DISPLAYING the Number of Rows Returned

You may notice that SQL*Plus sometimes does not show the number of rows returned by the query, but rather depends on the feedback settings for your SQL*Plus session. Typically, the feedback is set to 6 or more rows. In the previous example the feedback was set to 1, which displays the feedback line even when there is only one row returned. You will find this setting useful if your result set returns less than the default six rows and if any of the rows return nulls, which display as a blank. Otherwise, you may think it is not a row or value. To display the exact number of rows returned until you exit SQL*Plus, enter the SQL*Plus command:

To display your current settings use the SHOW ALL command or simply SHOW FEEDBACK. (If you want to retain certain SQL*Plus settings, you can create a login.sql file for your individual computer in a client–server setup. You can also create a glogin.sql file for all users if you want all to have the identical settings or if you use iSQL*Plus. See the companion Web site for more information.)


You will notice that the SQL statements presented in this and all other books in this series follow a common format. The use of uppercase for SELECT, FROM, and other Oracle keywords is for emphasis only, and distinguishes them from table and column names, which you see in the SQL statement as lowercase letters. A standard format enhances the clarity and readability of your SQL statements and helps you detect errors more easily. Refer to Appendix B, "SQL Formatting Guide," for the formatting guidelines used throughout.

Cancelling a Command and Pausing the Output

If you want to stop a command while the statement is still executing, you can press CTRL+C in SQL*Plus for Windows or the Cancel button in iSQL*Plus.

If your result in SQL*Plus is fairly large, you can examine the output by scrolling up and down. If you wish to look at the rows one screen at a time, use the SQL*Plus SET PAUSE ON command. This commands displays one screen at a time and to change the number of lines displayed per screen to use the SET PAGESIZE n command where n is the number of rows per page. To continue to the next screen, press the Enter key in SQL*Plus. If you want to stop scrolling through the screens and return to the SQL> prompt, press CTRL + C. Remember to issue the SET PAUSE OFF command to stop the feature when you are done!

In iSQL*Plus you can choose to display only a specific number of rows per page by clicking on Preferences, Interface Configuration, Output Page Setup, and then Multiple Pages. If the output has more than the specified number of rows, you will see a Next Page button that lets you move to the next page of rows.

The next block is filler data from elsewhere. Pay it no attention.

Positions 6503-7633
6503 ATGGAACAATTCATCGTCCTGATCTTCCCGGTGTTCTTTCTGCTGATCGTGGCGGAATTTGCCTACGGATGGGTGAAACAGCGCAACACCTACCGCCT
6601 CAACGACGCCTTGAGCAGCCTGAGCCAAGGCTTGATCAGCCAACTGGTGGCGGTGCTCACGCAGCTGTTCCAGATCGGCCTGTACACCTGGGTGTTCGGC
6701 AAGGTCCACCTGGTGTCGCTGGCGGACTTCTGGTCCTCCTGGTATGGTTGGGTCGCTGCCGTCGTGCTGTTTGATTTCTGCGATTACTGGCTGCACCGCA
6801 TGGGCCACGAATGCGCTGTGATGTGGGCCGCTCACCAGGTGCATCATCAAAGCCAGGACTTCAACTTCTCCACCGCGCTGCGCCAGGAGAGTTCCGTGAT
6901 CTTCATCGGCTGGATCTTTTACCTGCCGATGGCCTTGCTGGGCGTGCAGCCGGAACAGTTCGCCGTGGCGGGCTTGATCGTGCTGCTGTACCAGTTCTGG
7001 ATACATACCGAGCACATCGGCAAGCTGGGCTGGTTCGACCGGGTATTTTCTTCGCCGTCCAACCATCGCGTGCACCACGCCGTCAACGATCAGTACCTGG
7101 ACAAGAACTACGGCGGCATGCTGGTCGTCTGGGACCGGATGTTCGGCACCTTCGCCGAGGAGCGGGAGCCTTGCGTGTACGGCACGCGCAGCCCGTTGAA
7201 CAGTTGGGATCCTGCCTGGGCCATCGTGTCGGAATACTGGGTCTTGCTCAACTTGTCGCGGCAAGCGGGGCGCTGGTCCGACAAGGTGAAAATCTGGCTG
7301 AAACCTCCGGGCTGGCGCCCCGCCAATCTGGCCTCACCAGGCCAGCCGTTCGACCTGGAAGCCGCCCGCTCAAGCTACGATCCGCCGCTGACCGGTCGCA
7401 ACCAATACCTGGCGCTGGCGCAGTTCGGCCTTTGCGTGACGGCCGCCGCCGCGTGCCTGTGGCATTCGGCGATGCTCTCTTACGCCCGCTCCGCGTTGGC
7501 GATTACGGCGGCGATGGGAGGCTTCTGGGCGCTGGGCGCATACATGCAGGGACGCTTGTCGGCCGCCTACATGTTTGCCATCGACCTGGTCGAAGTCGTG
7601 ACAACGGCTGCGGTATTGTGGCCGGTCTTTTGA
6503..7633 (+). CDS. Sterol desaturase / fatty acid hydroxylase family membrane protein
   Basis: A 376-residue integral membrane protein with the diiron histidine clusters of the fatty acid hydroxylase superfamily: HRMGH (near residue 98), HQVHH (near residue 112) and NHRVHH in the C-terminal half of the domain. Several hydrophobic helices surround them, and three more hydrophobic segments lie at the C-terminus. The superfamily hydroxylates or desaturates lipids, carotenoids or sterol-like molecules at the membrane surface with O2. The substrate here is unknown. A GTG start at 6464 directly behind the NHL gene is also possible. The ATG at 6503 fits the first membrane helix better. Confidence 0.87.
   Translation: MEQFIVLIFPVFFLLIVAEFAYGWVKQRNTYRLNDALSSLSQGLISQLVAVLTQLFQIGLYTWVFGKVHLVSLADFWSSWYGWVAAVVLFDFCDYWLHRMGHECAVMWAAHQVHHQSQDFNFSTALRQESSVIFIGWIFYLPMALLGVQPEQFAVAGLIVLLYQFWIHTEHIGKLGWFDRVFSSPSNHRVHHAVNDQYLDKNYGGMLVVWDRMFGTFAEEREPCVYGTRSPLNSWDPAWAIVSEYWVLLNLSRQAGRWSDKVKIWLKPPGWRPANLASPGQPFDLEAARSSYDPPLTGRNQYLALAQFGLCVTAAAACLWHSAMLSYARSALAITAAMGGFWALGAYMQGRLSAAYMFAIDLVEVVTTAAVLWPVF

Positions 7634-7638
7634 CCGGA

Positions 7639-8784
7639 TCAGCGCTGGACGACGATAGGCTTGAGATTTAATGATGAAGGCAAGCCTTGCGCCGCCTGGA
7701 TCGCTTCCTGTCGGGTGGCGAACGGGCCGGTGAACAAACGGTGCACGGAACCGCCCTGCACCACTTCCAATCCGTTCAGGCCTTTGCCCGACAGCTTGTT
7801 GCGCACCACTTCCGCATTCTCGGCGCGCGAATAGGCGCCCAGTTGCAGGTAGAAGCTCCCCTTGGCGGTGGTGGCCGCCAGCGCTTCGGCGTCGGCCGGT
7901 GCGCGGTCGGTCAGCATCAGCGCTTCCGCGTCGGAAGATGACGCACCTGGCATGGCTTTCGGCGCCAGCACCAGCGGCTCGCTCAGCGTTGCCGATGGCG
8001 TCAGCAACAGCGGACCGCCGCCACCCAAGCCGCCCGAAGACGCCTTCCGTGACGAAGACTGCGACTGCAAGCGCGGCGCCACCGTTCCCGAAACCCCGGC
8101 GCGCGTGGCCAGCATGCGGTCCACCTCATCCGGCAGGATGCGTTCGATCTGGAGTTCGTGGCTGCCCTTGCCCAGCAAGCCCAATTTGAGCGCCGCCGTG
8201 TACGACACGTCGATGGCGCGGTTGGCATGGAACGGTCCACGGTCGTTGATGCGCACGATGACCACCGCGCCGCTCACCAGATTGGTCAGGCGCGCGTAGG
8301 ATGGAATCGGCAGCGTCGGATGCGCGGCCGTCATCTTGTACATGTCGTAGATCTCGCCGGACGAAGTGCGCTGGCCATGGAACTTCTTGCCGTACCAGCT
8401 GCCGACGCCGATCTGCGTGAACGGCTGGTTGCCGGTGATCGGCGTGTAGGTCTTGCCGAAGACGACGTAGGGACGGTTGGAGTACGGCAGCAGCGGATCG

Lab 2.2 Exercises

2.2.1 Write a SQL SELECT Statement

  1. Write a SELECT statement to list the first and last names of all students.

  2. Write a SELECT statement to list all cities, states, and zip codes.

  3. Describe the result set of the following SQL statement:

  4. SELECT *
     FROM grade_type

2.2.2 Use DISTINCT in a SQL Statement

  1. Why are the result sets of each of the following SQL statements the same?

  2. SELECT letter_grade
     FROM grade_conversion
    SELECT DISTINCT letter_grade
     FROM grade_conversion
  3. Explain the result set of the following SQL statement:

     FROM course
  5. Explain what happens, and why, when you execute the following SQL statement:

  6. SELECT DISTINCT course_no
     FROM class

Lab 2.2 Exercise Answers

2.2.1 Answers

  1. Write a SELECT statement to list the first and last names of all students.

  2. Answer: The SELECT list contains the two columns that provide the first and last names of students; the FROM clause lists the STUDENT table where these columns are found.

    SELECT first_name, last_name
     FROM student
    ------------------------- ----------
    George					   Eakheit
    Leonard					   Millstein
    Kathleen				  Mastandora
    Angela					   Torres
    268 rows selected.

You will also notice many rows are returned; you can examine each of the rows by scrolling up and down. There are many SET options in SQL*Plus that allow you to change the headings and the overall display of the data. As you work your way through this book, you will examine and learn about the most important SQL*Plus settings.

  1. Write a SELECT statement to list all cities, states, and zip codes.

  2. Answer: The SELECT list contains the three columns that provide the city, state, and zip code; the FROM clause contains the ZIPCODE table where these columns are found.

    SELECT city, state, zip
     FROM zipcode
     CITY					  ST ZIP
    ------------------------- --------
    Santurce				  PR 00914
    North Adams				  MA 01247
    New York				  NY 10005
    New York				  NY 10035
    227 rows selected.
  3. Describe the result set of the following SQL statement:

  4. SELECT *
     FROM grade_type

    Answer: All columns and rows of the GRADE_TYPE table are returned in the result set. If you use iSQL*Plus, your result will look similar to Figure 2.12. If you use SQL*Plus, your result may resemble the first listing of SQL output in Figure 2.13.

Figure 2.12Figure 2.12 SELECT statement against the GRADE_TYPE table issued in iSQL*Plus.